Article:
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Fashion Obsolescence

04 April 2017 by pdonnat

The day Ralph Lauren announced it is closing its Flagship in NY to adjust its operations, The Neiman Marcus Group LLC (NMG) has few options left. The company is operating the 2 Bergdorf Goodman stores in Manhattan and 42 Neiman Marcus stores across the United States. The company is focusing on luxury retail operations. The company is private since a LBO by TPG in October 2005. TPG sold wisely NMG in 2013 to Ares Management and the Canada Pension Plan Investment Board. The company is a high yield credit since 2005. NMG is member of all CDX.NA.HY vintages, for series 6 to series 28, since March 2006. A classic of the high yield portfolios. The story is turning sour. Brick and mortar retail operations are struggling. The new generation is purchasing online and away from the classics. LBO sponsors have extracted as much value as possible leaving the company highly leveraged – 5BUSD of debt - at a time of consumers walking away from US malls. The credit default swap premium has been multiplied by 3 since the beginning of the year, trading today at 1,500 bps or 27% upfront plus 5% running, a 75% probability of default over the next 5 years. The market is pricing a restructuring of the whole company. Hudson's Bay Company (HBC) form Canada was rumored to be interested to buy NMG but at a huge cost for bondholders. HBC is also rumored to be interested in Macy’s which is also for sale. Retailers are on the catwalk.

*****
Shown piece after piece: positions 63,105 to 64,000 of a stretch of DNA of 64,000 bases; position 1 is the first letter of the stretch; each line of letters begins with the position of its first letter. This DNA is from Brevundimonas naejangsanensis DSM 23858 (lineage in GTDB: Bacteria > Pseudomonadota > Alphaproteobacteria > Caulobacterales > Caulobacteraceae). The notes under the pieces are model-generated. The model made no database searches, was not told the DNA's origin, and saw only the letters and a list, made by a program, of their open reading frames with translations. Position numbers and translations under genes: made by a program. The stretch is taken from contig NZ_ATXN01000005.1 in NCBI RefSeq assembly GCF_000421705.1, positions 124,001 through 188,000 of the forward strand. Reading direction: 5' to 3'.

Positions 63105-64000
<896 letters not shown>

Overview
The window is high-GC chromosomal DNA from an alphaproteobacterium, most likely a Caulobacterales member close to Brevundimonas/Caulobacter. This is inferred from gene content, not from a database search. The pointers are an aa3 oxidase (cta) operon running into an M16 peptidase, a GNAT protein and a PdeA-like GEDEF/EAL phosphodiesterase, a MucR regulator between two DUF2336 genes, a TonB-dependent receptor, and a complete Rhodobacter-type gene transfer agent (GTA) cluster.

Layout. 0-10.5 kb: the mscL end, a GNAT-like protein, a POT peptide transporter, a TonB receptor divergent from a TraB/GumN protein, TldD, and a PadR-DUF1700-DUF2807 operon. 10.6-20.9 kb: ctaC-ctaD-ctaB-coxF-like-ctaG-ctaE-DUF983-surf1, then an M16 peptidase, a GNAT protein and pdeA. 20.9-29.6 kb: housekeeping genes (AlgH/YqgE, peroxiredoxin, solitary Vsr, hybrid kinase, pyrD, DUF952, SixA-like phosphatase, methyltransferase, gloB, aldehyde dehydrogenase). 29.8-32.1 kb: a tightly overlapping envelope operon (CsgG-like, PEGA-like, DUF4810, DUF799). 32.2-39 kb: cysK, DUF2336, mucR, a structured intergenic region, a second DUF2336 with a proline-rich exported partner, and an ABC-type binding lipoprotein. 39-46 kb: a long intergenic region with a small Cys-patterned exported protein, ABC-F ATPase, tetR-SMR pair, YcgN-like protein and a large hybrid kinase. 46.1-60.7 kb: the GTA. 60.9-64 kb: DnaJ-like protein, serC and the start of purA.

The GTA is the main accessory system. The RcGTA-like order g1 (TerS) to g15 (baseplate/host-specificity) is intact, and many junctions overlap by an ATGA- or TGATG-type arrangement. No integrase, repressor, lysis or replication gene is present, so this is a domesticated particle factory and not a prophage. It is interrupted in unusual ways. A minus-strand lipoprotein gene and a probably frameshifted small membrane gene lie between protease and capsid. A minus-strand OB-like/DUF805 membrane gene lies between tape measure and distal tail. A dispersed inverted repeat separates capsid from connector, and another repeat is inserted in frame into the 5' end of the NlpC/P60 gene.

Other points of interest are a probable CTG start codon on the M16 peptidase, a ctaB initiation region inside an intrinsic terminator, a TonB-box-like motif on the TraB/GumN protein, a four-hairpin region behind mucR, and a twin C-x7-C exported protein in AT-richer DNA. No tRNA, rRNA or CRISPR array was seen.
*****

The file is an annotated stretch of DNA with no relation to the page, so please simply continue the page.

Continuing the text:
Meanwhile the credit indices traded firmly, the IG US index outperforming the IG European index.